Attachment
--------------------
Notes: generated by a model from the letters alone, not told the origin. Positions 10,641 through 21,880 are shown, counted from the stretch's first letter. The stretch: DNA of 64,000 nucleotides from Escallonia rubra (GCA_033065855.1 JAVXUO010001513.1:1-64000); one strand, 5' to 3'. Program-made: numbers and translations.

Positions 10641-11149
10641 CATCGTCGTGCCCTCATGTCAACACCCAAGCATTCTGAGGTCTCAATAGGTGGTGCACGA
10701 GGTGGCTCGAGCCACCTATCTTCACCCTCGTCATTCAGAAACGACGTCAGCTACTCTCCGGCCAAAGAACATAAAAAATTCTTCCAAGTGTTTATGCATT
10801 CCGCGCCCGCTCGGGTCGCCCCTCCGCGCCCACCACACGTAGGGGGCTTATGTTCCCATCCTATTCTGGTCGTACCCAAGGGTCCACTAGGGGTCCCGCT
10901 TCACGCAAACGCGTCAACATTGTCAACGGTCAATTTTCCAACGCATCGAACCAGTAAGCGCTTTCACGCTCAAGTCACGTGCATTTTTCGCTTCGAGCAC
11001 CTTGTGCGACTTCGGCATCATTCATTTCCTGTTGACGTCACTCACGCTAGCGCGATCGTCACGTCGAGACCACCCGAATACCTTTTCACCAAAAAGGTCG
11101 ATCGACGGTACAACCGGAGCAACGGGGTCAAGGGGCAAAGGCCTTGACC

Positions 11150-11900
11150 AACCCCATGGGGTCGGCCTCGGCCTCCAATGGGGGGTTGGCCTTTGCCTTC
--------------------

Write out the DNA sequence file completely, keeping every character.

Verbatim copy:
Notes: generated by a model from the letters alone, not told the origin. Positions 10,641 through 21,880 are shown, counted from the stretch's first letter. The stretch: DNA of 64,000 nucleotides from Escallonia rubra (GCA_033065855.1 JAVXUO010001513.1:1-64000); one strand, 5' to 3'. Program-made: numbers and translations.

Positions 10641-11149
10641 CATCGTCGTGCCCTCATGTCAACACCCAAGCATTCTGAGGTCTCAATAGGTGGTGCACGA
10701 GGTGGCTCGAGCCACCTATCTTCACCCTCGTCATTCAGAAACGACGTCAGCTACTCTCCGGCCAAAGAACATAAAAAATTCTTCCAAGTGTTTATGCATT
10801 CCGCGCCCGCTCGGGTCGCCCCTCCGCGCCCACCACACGTAGGGGGCTTATGTTCCCATCCTATTCTGGTCGTACCCAAGGGTCCACTAGGGGTCCCGCT
10901 TCACGCAAACGCGTCAACATTGTCAACGGTCAATTTTCCAACGCATCGAACCAGTAAGCGCTTTCACGCTCAAGTCACGTGCATTTTTCGCTTCGAGCAC
11001 CTTGTGCGACTTCGGCATCATTCATTTCCTGTTGACGTCACTCACGCTAGCGCGATCGTCACGTCGAGACCACCCGAATACCTTTTCACCAAAAAGGTCG
11101 ATCGACGGTACAACCGGAGCAACGGGGTCAAGGGGCAAAGGCCTTGACC

Positions 11150-11900
11150 AACCCCATGGGGTCGGCCTCGGCCTCCAATGGGGGGTTGGCCTTTGCCTTC